How To Ask Someone To Wait In English

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  • Post last modified:08/07/2021
  • Post category:Everyday English
  • Reading time:6 mins read

Learn how to ask someone to wait in English.

Whether you’re on the phone, talking to your friends, or participating in a business meeting, you may need to ask someone to wait in English. Learn 10 useful expressions for asking someone to wait.

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how to ask someone to wait in English

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Today, we’re going to look at certain ways to ask somebody to wait.

Just to get the right spelling right.

If we’re talking about how heavy we are, that’s w-e-i-g-h-t.

Oh, he has put on a bit of weight.

If you’re asking somebody to w-a-i-t:

Please wait while I finish.

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A lot of the time when you’re using these expressions, you have to use a certain intonation in your voice. So let’s take them one by one.

Let’s take the first two:

hold on

and

hang on

together because often they are used synonymously.

Meaning: to wait for a short time

Examples:

Just hang on for a few seconds, and I’ll be with you.

Just hold on until I finish this.

We often use them when we’re talking about telephone calls. For example, if your new washing broke down and you’re ringing a customer service line.

Hold on, I’ll put you through to someone who can help you.

Unfortunately, these days many companies have an automated voice recognition system; and it’s hard to get a real person on the other end of the line.

just wait until/till

You can use either till or until there. Watch this video lesson where I explain the difference between till and until.

Meaning: use this to ask someone to be patient for a moment

Examples:

Please just wait until I get a chance to discuss this with you.

Just wait until I get a chance to read the proposal.

I’m very busy, please wait until I have time to read the form carefully.

how to ask someone to wait in English

How to ask someone to wait in English. 10 useful expressions for asking someone to wait. Formal and informal. Study advanced English at www.englishlessonviaskype.com #learnenglish

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wait a second / minute

A very very common way of asking somebody to wait.

Meaning: use it to ask somebody to wait until you get a chance to explain to them exactly what you said or meant

Examples:

No, no, no, wait a second. We haven’t agreed to that yet.

Wait a moment, that’s not what I said. What I actually said was…

If you’re getting a little bit frustrated, you can put a bit more emphasis on it:

Oh, just wait a second!

Examples:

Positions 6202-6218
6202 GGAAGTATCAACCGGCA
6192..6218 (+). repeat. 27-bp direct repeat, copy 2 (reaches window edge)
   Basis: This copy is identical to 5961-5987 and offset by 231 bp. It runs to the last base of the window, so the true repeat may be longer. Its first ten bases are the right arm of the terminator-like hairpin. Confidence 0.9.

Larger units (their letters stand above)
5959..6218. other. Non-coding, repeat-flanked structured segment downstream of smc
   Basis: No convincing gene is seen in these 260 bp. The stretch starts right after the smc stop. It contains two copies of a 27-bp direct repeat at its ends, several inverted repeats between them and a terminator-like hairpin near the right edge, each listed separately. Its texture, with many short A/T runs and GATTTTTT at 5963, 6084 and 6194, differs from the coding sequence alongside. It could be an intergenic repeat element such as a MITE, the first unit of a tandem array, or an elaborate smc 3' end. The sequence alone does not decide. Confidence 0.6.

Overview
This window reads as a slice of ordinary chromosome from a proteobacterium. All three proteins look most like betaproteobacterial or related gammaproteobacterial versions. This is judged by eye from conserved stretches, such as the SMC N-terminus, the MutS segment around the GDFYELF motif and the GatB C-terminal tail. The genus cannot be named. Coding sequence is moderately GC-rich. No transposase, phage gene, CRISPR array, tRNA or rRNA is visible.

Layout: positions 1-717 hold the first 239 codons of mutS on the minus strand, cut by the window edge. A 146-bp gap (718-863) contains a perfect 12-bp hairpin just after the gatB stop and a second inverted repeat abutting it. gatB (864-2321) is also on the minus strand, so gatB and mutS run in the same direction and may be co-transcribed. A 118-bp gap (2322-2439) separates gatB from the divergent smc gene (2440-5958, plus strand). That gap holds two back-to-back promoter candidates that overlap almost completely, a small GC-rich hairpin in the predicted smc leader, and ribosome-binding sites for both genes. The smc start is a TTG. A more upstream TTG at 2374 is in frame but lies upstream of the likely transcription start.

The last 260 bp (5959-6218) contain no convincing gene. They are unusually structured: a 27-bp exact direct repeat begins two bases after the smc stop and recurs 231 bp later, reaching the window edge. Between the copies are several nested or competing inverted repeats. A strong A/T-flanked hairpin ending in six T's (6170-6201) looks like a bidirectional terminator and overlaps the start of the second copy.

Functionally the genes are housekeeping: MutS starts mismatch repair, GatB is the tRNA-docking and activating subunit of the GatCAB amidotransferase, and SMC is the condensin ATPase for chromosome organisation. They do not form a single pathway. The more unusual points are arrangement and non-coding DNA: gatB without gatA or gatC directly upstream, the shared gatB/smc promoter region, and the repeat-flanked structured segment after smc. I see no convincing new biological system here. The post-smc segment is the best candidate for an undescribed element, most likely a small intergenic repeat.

No, no, no, wait a second. We haven’t agreed to that yet.

Wait a moment, that’s not what I said. What I actually said was…

Wait, wait a minute, I’m just finishing getting dressed.

It doesn’t matter whether it’s the second or minute. We’re not really counting the seconds, and we’re not counting the minutes.

let me think

Meaning: use it to give yourself extra time to think or consider something

Example:

Let me think about that and I’ll give you a reply tomorrow.

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how to ask someone to wait in English

just a moment/second/minute

Moment, second and minute interchangeable. They’re not really a period of time. It could often be much longer. For example, five minutes later you’re still waiting.

It has no reference to the particular time, we just use it as an expression to get somebody to wait.

bear with me

Meaning: ask someone to wait and be patient

Examples:

Please bear with me for five minutes while I finish this email.

Bear with us while we try to fix these technical issues.

something or somebody will have to wait

Meaning: use it when you have no time to do something or no time to deal with somebody

Example:

The report is just going to have to wait; I’m not going to be able to complete it by today.

how to ask someone to wait in English

all in good time

Meaning: a polite way to ask someone to wait and not try to make you hurry

Example:

We’re just going to take another day; it’s going to happen, but all in good time.

And then finally:

not so fast

Meaning: wait, slow down

Examples:

Okay, not so fast. Just take your time, let’s go through them one by one.

Hold on, hold on, not so fast. Just take it one piece at a time. Let’s try and sort this problem out.

So they are all expressions and ways in which you can ask someone to wait in English.

Let me give them to you again:

  • Hold on
  • Hang on
  • Just wait until/till
  • Wait a second/minute
  • Just a moment/second
  • Let me think
  • Bear with me
  • Something will have to wait
  • All in good time
  • Not so fast

Just pass the details on. I’m always happy to hear from you, always happy to help you. Thanks for listening, and join me again soon.

More information

For more information on English grammar rules, English collocations and English idioms, check out the links below:

English expressions related to SLEEP

When to use the Present Continuous Tense in English

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